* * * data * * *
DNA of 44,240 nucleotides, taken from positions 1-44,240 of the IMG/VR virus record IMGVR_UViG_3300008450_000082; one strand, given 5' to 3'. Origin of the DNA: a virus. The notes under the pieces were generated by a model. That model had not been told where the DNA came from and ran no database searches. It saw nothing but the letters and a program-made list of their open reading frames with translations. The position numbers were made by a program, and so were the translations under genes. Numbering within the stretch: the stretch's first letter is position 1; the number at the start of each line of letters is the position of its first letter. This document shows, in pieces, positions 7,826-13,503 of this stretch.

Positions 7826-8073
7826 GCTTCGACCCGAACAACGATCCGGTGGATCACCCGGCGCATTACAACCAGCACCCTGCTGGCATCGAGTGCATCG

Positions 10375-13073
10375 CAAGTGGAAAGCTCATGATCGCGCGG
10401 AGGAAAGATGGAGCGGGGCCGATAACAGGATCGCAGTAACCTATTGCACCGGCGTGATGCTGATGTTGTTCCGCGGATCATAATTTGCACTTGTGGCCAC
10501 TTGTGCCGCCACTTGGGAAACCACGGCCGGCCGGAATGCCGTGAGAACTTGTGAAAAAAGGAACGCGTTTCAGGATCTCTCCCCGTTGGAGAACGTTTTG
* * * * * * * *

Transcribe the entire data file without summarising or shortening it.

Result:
DNA of 44,240 nucleotides, taken from positions 1-44,240 of the IMG/VR virus record IMGVR_UViG_3300008450_000082; one strand, given 5' to 3'. Origin of the DNA: a virus. The notes under the pieces were generated by a model. That model had not been told where the DNA came from and ran no database searches. It saw nothing but the letters and a program-made list of their open reading frames with translations. The position numbers were made by a program, and so were the translations under genes. Numbering within the stretch: the stretch's first letter is position 1; the number at the start of each line of letters is the position of its first letter. This document shows, in pieces, positions 7,826-13,503 of this stretch.

Positions 7826-8073
7826 GCTTCGACCCGAACAACGATCCGGTGGATCACCCGGCGCATTACAACCAGCACCCTGCTGGCATCGAGTGCATCG

Positions 10375-13073
10375 CAAGTGGAAAGCTCATGATCGCGCGG
10401 AGGAAAGATGGAGCGGGGCCGATAACAGGATCGCAGTAACCTATTGCACCGGCGTGATGCTGATGTTGTTCCGCGGATCATAATTTGCACTTGTGGCCAC
10501 TTGTGCCGCCACTTGGGAAACCACGGCCGGCCGGAATGCCGTGAGAACTTGTGAAAAAAGGAACGCGTTTCAGGATCTCTCCCCGTTGGAGAACGTTTTG